Disgraced former Congressman Anthony Weiner’s long-delayed divorce from wife Huma Abedin is “all but finalized,” he told The Post on Saturday.
“It’s on paper. Now we just have to wait for the court system to catch up with us,” he said at WABC studio in Midtown, ahead of a press conference to promote his new radio show with Curtis Sliwa.
Abedin first filed for divorce in 2017, though later withdrew the case so their lawyers could negotiate out of the public eye, as the couple continued to live in the same East Village building. The COVID-19 pandemic further delayed the legal separation.
Addressing what he called the “elephant in the room,” Weiner also said he would not run for public office again.
“No, this is not some kind of a comeback,” he said.
But, just like a pol concerned with the crime surge in the Big Apple, Weiner still called out embattled Manhattan district attorney Alvin Bragg, saying his day-one soft-on-crime directive to prosecutors was a “mistake.”
“I think he would be the first to admit that dumping a memo out saying ‘I’m not going to charge in certain crimes’ was a mistake,” Weiner said.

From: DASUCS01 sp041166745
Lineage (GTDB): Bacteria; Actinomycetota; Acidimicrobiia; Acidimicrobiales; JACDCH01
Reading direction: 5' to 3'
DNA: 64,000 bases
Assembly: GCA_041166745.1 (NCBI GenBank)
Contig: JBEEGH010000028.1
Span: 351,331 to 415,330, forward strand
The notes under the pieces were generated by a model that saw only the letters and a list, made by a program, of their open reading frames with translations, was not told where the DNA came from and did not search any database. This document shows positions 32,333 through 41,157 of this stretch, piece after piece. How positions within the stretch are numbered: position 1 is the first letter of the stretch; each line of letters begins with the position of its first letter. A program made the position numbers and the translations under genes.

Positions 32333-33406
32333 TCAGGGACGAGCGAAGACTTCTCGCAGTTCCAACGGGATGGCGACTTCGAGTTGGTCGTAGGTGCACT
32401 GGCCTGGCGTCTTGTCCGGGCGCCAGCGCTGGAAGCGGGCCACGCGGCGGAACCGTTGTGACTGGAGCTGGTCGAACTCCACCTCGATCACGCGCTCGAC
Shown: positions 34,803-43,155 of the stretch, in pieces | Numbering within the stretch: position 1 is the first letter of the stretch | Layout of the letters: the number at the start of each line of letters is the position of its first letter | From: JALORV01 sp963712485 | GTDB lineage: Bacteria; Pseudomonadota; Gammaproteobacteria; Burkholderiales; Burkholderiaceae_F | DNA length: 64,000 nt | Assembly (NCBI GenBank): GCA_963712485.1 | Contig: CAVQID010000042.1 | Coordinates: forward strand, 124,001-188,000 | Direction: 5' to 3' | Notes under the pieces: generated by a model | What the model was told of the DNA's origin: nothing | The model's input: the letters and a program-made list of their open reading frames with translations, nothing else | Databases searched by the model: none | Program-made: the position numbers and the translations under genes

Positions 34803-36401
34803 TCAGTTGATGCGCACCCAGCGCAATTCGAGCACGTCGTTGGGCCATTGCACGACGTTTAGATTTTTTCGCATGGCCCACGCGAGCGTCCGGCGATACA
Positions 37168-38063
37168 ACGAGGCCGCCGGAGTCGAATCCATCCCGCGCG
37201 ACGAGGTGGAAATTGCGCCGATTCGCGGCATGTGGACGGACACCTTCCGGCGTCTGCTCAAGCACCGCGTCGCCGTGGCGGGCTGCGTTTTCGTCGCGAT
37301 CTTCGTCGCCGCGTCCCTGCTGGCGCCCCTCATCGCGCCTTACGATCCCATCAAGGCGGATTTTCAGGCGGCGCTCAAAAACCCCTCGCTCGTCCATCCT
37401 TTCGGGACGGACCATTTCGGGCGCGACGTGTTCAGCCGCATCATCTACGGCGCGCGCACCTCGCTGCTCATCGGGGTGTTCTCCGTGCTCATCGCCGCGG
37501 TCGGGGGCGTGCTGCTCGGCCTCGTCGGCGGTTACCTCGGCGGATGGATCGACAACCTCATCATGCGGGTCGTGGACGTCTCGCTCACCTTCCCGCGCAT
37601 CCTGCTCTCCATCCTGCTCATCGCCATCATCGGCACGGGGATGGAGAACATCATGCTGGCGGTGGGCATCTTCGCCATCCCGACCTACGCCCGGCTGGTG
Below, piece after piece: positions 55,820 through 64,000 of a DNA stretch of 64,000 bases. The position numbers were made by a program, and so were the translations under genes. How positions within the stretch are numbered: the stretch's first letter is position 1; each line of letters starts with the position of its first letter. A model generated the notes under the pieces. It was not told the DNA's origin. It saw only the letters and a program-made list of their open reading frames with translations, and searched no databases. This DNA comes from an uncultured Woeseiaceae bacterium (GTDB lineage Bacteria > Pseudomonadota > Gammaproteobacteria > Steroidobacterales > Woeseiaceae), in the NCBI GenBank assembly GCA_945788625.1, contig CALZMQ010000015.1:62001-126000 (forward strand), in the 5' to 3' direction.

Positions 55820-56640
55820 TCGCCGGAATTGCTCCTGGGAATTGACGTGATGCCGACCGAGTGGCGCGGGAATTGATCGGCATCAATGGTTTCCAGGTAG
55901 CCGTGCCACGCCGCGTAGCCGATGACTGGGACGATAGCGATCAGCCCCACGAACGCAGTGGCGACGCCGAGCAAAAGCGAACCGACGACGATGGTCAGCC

Weiner, who was convicted of one count of transmitting obscene material to a minor in 2017 and spent 18 months at the Federal Medical Center at Devens, Massachusetts, said he understood the “substance” of the memo.
“As someone who’s served time in prison, I know that very often the first step that happens is people get overcharged as a way of frightening them into taking plea deals,” he said. “I think there is a lot to be reformed in the prosecutor’s office. I’m not going to say Bragg did it perfectly, but I see where he’s trying to go.”
On the premiere of the radio show, “The Left vs. The Right,” Weiner, who is still on probation, criticized the halfway-house system, saying it often served ex-cons poorly, especially those with somewhere to go upon release.
“Even Huma would have probably let me sleep on the couch in a pinch,” he said.
Sliwa, a Republican, told his co-host: “were it not for your personal failings,” he would have been mayor.
“There’s not a doubt in my mind,” Sliwa said.
A rep for Abedin, who still serves as chief of staff to Hillary Clinton, couldn’t immediately be reached. She said in late 2021 the pair were “in the final stages” of ending their 11-year marriage.